Thanks for pointing this line out.
This comes from the ancient idea that each group of people (defined linguistically and religiously) has a defining nature. E.g. Jews are typically compassionate and stiff-necked, among other attributes. The Talmud has a taxonomy of other peoples which can be flattering (e.g. the Greek are wise philosophers), derogatory (all manner of ethnic jokes and jibes) or impartial (taking stock of the world around the Jews).
There’s nothing unusual about a small people having its catalog of jokes and folk wisdom about its neighbors and enemies.
Rabbi Kook’s theology places Israel’s messianic path in the present moment within a global plan of redemption. There is a mirror pattern and a causality between Jews and “the nations of the world.’ That’s where his Messianic vision for the Jews is part of a whole.
Regarding my translation, the Hebrew is takhsis which entered the language in the ancient Rabbinic era from the Greek. Originally, takhsis meant a military strategy or plan. The English word “tactic” comes from the Greek. The Modern Hebrew meaning is closer to the English with the pejorative meaning of guile and trickery.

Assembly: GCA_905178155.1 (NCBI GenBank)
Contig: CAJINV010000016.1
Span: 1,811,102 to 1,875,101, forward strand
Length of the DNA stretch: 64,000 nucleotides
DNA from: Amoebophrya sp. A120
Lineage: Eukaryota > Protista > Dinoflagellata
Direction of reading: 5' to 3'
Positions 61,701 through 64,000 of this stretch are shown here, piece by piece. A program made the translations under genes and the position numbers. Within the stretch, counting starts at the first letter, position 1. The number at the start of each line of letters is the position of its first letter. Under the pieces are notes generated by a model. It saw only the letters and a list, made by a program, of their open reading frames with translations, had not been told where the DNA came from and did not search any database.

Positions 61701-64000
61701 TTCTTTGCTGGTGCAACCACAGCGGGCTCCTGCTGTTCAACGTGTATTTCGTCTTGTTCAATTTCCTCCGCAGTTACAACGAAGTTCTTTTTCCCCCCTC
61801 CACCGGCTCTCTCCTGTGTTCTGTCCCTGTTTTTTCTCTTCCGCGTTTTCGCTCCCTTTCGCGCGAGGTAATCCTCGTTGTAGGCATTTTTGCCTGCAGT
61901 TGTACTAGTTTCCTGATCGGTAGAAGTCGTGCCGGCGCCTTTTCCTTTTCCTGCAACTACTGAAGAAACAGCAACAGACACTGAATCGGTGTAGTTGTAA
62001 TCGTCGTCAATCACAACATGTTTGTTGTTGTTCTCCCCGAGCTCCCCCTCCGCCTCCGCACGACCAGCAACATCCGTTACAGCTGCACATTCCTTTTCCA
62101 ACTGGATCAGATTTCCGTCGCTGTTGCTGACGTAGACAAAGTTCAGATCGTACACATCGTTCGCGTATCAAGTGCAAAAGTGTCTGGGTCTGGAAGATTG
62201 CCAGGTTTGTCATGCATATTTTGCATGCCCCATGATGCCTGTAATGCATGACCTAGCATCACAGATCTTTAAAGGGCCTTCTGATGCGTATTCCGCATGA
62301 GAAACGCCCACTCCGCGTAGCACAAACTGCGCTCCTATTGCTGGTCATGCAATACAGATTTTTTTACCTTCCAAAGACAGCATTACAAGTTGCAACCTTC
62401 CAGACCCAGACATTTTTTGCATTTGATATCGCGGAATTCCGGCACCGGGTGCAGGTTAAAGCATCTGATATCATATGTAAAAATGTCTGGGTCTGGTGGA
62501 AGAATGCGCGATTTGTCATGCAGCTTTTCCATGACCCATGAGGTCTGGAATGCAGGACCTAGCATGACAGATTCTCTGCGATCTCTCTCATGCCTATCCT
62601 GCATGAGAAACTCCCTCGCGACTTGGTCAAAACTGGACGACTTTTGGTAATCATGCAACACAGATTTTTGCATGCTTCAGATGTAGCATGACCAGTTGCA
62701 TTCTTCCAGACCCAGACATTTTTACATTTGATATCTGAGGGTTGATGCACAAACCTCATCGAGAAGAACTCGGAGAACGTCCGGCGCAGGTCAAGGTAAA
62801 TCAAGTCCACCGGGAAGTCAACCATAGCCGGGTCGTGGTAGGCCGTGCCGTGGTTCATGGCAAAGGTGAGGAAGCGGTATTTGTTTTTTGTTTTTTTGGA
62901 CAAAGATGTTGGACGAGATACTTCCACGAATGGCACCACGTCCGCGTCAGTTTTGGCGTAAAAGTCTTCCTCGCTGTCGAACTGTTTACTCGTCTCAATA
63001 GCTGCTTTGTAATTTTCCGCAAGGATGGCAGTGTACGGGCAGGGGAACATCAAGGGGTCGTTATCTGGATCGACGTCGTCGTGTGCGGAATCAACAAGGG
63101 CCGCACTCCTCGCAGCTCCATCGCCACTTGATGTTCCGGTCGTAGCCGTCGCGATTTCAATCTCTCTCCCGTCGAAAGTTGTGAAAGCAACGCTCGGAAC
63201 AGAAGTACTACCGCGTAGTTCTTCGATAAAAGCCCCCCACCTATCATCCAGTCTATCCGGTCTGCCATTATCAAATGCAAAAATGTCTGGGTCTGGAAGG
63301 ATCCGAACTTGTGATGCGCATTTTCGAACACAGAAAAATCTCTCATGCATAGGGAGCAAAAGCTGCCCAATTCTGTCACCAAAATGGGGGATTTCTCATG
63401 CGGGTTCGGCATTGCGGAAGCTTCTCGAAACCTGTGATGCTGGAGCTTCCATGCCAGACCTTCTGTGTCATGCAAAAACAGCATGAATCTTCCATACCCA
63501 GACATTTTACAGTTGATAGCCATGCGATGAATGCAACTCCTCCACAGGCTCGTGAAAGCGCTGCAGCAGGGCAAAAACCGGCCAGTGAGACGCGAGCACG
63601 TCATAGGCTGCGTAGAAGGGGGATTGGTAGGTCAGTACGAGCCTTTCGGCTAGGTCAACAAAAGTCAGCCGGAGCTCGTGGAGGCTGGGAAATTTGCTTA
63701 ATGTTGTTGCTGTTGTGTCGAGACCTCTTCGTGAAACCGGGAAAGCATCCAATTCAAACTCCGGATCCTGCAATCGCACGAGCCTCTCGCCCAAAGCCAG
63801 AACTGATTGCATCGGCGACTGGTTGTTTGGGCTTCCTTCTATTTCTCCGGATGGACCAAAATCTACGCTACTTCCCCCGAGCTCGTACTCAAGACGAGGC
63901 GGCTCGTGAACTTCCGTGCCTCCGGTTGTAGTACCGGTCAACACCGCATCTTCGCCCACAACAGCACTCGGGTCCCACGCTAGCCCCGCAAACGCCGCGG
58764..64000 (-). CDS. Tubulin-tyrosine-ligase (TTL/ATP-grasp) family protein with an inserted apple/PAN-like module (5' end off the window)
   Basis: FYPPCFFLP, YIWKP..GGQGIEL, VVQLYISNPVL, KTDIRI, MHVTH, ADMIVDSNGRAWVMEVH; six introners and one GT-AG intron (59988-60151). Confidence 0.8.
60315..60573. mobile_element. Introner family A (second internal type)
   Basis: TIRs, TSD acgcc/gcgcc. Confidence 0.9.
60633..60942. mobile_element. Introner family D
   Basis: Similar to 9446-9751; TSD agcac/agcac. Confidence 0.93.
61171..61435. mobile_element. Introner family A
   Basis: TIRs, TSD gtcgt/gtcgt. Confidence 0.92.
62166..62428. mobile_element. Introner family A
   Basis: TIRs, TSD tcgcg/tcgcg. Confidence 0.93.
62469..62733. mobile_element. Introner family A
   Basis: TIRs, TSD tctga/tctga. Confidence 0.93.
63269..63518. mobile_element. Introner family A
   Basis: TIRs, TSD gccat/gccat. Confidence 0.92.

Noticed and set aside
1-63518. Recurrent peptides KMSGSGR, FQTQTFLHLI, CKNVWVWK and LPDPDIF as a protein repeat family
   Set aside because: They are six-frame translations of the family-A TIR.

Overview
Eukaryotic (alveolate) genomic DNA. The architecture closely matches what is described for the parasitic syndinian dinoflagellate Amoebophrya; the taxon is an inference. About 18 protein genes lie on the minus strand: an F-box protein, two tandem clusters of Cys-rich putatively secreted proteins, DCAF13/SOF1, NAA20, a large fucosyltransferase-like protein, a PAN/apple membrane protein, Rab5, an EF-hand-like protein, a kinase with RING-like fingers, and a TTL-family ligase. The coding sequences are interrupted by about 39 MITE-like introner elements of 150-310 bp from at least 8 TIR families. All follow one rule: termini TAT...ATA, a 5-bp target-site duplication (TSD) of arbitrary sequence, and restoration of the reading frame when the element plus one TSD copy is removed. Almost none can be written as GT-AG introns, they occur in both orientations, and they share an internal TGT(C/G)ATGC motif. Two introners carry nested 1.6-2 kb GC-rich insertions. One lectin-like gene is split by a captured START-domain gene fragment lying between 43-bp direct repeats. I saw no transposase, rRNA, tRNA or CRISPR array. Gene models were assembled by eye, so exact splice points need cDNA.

Rabbi Kook lived on cusp of the development of Modern Hebrew. He was highly inventive in his mystical, poetic language. He developed a new theology around mystical nationalism and simultaneously created a new lexicon and ways of speaking to express and generate his new ideas.
Here, in line with traditional Hebrew, perhaps a non-judgmental translation works better: “so long as there is any nation in the world that has not been fully realized in all its ways”.